A noted distinction between skateboarder-types and the rest of the world is that we have knack from drumming up cool shit in even some of the wackest places. You’re probably bored to bits by the cliched assertion that “skaters see the world differently,” but that whole “most people just see a bench while we see a canvas” thing still holds some weight, and it can be argued that this critical gaze extends beyond spotting natural transitions and waxable granite. We’re generally discerning, attentive to detail and uncover the most flattering aspects in even the most mundane of areas.

So we’ve started a new little recurring series where skaters we admire guide us through their hometowns. The first one is with Gino.

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I was born in Manhasset, Long Island. It’s towards the north shore, center of Long Island, about forty minutes by train, half hour drive from the city. I grew up in Westbury, Nassau County, which is about a ten-minute drive from Manhasset. Westbury was a mix of upper middle class, middle class, and a little bit beneath middle class. We lived really close to the border of the extremely wealthy, which is right over the Jericho Turnpike in Old Westbury. It was really close to some unreal, beautiful homes. As far as nationalities: heavy Italian, heavy Irish, heavy African-American in Westbury. When I was growing up you could see the South American and El Salvadorian community growing, and now the Spanish are like the Italians of when I was younger.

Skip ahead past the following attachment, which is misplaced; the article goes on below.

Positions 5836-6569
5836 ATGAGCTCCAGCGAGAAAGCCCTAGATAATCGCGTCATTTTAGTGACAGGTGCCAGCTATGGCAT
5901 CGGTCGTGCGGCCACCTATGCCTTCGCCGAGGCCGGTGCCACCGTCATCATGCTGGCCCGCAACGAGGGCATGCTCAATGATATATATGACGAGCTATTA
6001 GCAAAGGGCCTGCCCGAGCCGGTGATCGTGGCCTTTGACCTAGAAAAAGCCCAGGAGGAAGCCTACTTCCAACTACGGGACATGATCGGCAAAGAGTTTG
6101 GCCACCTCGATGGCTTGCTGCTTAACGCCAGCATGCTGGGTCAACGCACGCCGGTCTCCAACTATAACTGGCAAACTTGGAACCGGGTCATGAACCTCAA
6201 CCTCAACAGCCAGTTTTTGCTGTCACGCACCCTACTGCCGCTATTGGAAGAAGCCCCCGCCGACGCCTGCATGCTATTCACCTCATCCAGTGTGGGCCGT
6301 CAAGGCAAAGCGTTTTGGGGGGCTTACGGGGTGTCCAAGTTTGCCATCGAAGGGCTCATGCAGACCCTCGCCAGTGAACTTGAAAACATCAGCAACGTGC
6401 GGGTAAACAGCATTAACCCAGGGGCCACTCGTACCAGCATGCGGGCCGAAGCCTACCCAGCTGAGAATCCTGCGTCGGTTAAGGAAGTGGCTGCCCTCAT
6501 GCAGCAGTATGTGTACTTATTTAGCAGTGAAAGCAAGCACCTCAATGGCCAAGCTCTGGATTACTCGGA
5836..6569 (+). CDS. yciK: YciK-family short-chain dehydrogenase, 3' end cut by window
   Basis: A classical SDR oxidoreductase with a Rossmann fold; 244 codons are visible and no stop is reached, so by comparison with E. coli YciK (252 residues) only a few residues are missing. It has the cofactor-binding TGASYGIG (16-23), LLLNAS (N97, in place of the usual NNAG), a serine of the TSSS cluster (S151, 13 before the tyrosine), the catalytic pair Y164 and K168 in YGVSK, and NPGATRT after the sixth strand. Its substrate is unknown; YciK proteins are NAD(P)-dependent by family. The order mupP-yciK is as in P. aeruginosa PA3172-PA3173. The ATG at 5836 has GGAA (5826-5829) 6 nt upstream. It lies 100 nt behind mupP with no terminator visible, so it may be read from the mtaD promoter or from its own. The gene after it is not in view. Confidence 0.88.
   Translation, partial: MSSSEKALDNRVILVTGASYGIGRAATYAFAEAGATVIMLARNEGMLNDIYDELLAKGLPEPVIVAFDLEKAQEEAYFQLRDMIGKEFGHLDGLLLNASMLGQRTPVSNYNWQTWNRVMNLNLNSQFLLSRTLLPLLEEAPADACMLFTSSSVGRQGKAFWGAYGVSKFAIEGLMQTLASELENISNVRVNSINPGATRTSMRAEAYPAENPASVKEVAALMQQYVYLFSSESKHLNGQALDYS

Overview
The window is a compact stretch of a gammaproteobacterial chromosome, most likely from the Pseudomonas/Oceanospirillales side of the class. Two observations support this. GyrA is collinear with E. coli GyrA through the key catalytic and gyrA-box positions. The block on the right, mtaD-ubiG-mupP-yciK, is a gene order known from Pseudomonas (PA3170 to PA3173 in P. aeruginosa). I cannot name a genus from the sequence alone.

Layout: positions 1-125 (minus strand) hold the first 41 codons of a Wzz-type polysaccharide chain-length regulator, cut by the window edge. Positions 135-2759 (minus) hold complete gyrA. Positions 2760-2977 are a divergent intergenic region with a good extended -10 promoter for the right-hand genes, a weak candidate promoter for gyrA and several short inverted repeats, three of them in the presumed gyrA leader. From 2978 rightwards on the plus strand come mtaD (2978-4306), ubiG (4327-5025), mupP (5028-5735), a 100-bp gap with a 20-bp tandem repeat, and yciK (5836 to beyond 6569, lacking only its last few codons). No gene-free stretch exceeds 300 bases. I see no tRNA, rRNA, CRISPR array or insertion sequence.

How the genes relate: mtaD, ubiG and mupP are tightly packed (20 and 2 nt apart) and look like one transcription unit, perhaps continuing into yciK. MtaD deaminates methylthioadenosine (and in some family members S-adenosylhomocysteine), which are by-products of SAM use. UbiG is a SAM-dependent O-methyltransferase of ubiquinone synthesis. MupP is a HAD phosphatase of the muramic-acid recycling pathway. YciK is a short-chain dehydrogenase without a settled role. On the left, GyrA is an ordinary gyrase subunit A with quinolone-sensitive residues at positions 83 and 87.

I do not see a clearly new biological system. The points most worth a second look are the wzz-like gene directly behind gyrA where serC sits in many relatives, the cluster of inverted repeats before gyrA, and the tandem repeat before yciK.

Summer Reading* Round-Up: Love, That’s A Crazy One & A Skateboarding Annual 3

August 2nd, 2017 | 5:00 am | Features & Interviews | 1 Comment

*Asterisk because two out of three of these blurbs are for photo books, with one of them (the first one) having probably less than a thousand words overall. Anyway, all three of these came out over the course of the past few months, and all of them deserve your time, especially as August grinds the skateboard news cycle to a near halt. Shout out to everyone putting cool shit on pieces of paper and sharing it with the rest of the world, whether it’s a ‘zine, a book or whatever the hell else ♥

Love — Paradigm Publishing

Love is less a book of skate photos, and more a visual essay of what skateboarding looks like when it’s forced to become a form of protest.

Jonathan Rentschler’s book tells the story of Love Park’s final years — a period most visibly represented by Brian Panebianco’s Sabotage series — in black and white photographs. Love was the first time I felt genuine anger while looking through a book about skateboarding: anger at the cops raising up skateboards in smiley triumph as the confiscate them, anger at police officers pulling people by the hair after they throw them to the ground, anger at the politicians attending a groundbreaking ceremony for the park’s destruction, who will no doubt spend as little time in its remodeled incarnation as they did when they were leading a stubborn crusade against the thing giving it life. These images are interjected with a portrait of the community that corralled in a place they were told was not for them. This is not limited to the skaters, but also fringes of society who those same faces of civil service often prefer to ignore.

It All Started With a Manual — The Skateable History of Columbus Park

July 12th, 2017 | 11:20 am | Features & Interviews | 14 Comments